FODDER, (Ger. fetter, Anglo-Sax. foddor), the food collected by man for the use of the domestic herbivorous quadrupeds. In English, the term is commonly restricted to dried herbage, as hay and straw; but in other languages, it is more comprehensive, and in cludes all the food of cattle, except what they gather for themselves in the field.
The principal part of the food of all the domestic herbivore is furnished by grasses, almost all of which are eaten by them when fresh and green. Besides the supplies which they receive of all the kinds of corn cultivated for human food, they are also, to a considerable extent, dependent on the stiyrio or dried herbage of the corn-plants for their winter provender; and that of many other grasses, cultivated on this account alone, is converted into hay for their use. Hay, being cut and rapidly dried whilst the plant is still full of sap, contains more nutritious matter than the ripened straw of the cereals. The most important fodder grass of Britain is RYE GRASS, next to which must be ranked TIMOTHY GRASS; but all the meadow grasses and larger pasture grasses also contribute to the supply of hay.
Next to the grasses must be ranked different kinds of /squininom, affording food for cattle in their seeds—as beans,,uense, lentils, lupines, etc.---aml in their herbage, on account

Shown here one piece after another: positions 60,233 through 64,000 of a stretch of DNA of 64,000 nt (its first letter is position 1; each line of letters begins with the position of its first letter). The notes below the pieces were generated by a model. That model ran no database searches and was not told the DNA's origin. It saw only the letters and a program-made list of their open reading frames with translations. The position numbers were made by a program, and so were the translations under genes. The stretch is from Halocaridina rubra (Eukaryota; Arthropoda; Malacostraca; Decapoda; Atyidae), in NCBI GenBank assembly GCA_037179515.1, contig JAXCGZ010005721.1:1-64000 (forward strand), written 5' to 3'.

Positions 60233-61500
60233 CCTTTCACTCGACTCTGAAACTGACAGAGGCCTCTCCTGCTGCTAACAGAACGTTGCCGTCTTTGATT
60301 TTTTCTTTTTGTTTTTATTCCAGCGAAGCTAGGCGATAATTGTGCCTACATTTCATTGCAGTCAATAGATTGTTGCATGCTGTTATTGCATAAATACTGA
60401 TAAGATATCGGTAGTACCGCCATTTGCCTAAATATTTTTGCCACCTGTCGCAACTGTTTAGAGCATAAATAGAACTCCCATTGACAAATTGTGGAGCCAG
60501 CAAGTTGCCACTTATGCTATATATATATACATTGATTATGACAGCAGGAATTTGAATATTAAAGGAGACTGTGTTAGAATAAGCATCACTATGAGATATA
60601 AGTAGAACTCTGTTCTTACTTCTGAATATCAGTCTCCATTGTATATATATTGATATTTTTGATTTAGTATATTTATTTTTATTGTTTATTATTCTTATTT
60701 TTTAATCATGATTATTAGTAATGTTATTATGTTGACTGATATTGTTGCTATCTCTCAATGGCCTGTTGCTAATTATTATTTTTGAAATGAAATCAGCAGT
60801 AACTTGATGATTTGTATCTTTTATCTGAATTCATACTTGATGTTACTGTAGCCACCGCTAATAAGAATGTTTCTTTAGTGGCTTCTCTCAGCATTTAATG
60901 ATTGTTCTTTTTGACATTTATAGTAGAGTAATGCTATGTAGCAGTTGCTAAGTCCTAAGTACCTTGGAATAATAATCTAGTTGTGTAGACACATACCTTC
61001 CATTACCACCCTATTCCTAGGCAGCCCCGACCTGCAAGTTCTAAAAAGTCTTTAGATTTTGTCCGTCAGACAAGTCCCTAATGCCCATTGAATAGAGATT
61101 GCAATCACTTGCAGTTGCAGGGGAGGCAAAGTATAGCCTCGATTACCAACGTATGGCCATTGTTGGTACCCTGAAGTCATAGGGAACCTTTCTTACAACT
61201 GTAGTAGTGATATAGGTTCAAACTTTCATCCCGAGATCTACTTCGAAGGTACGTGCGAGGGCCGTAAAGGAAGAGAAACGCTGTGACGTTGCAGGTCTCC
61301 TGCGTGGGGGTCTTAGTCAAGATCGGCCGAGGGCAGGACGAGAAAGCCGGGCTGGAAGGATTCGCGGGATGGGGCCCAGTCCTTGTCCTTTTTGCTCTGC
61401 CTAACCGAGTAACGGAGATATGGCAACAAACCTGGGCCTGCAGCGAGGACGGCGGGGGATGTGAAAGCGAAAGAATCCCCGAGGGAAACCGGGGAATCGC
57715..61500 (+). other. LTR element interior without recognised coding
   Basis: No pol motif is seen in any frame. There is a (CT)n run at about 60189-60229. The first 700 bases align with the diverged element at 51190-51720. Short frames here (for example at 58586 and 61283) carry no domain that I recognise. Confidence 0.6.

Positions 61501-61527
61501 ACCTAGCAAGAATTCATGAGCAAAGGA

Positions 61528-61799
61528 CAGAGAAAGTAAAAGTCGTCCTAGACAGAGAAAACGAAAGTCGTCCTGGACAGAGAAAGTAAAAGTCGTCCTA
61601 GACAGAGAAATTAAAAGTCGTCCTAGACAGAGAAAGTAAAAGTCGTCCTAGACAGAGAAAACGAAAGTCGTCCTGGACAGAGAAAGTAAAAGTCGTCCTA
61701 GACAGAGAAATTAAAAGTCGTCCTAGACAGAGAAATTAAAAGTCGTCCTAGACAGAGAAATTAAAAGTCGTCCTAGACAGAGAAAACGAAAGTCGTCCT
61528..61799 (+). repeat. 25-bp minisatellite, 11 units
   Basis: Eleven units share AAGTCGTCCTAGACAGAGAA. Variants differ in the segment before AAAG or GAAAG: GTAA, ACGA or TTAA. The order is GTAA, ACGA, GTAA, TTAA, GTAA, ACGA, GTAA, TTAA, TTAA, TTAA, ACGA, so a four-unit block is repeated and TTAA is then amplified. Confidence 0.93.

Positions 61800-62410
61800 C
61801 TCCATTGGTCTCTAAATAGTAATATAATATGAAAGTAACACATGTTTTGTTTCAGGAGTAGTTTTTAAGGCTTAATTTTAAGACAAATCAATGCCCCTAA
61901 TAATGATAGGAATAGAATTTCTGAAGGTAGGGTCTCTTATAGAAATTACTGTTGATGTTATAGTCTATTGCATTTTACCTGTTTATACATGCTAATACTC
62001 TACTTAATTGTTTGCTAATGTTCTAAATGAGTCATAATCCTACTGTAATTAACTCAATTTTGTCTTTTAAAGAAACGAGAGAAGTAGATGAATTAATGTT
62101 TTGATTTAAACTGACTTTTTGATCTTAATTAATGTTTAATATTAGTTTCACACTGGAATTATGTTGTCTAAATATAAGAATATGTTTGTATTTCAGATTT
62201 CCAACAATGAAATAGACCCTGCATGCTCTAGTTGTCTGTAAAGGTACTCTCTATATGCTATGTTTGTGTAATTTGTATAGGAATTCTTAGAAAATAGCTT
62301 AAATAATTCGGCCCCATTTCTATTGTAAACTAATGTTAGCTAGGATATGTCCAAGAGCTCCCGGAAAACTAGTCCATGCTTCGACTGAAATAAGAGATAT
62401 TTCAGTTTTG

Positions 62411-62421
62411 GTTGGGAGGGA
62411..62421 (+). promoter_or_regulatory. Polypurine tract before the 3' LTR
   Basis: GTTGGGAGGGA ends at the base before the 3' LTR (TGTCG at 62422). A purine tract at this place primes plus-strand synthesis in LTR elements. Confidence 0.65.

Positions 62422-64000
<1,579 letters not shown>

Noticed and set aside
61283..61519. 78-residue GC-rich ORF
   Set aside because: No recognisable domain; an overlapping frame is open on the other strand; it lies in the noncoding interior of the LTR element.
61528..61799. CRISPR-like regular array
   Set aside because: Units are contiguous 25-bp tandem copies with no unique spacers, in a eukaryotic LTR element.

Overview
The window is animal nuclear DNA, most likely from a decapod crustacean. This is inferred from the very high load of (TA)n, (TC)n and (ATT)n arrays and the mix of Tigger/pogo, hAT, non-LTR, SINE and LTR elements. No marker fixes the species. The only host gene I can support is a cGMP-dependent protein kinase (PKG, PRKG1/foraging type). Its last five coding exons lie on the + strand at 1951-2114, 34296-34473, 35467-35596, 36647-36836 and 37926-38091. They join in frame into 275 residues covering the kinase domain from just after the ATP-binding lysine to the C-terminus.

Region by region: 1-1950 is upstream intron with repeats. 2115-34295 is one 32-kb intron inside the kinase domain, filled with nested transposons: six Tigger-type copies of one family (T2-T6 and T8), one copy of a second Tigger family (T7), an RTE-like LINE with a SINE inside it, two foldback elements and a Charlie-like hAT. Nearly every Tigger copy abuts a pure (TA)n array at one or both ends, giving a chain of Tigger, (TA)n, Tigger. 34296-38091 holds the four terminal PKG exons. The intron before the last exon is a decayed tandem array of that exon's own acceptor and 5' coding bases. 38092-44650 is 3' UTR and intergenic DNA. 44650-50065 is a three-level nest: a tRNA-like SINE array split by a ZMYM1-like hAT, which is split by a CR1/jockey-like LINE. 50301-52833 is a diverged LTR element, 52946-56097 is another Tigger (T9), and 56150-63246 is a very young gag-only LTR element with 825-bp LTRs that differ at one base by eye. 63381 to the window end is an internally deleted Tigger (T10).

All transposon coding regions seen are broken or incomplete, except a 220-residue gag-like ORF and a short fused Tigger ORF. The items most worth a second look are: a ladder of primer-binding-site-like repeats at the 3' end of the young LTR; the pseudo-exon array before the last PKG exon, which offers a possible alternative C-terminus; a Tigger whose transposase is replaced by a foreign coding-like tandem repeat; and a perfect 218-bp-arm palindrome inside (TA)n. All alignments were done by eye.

of which many of them are cultivated, as clover, medick, meillot, vetch, tare, sainfoin, etc., of some of which there are numerous species. Some of these also often enter pretty largely into the composition of hay, being cut and dried with the grasses along with which they have been sown; which is the case also with some plants of other orders, as the ribwort plantain, etc. Some of the cruciferce are cultivated to a consid erable extent as forage-plants, cattle being fed on their green herbage, although they are not suitable for drying as fodder. Among these are kale and cabbage, rape, etc.
In some parts of the world, cattle are not unfrequently fed on the leaves of trees, as in the Himalayas, where the leaves of different species of aralia, gre2ria, elm, and oak, are chiefly employed for this purpose, and are collected, dried, and stacked for winter fodder.
Roots, although not F. in the English sense, must here be mentioned as constituting a large part of the food provided for cattle, particularly those of the potato, turnip, man gold, and carrot, and to some extent also those of the parsnip and Jerusalem artichoke.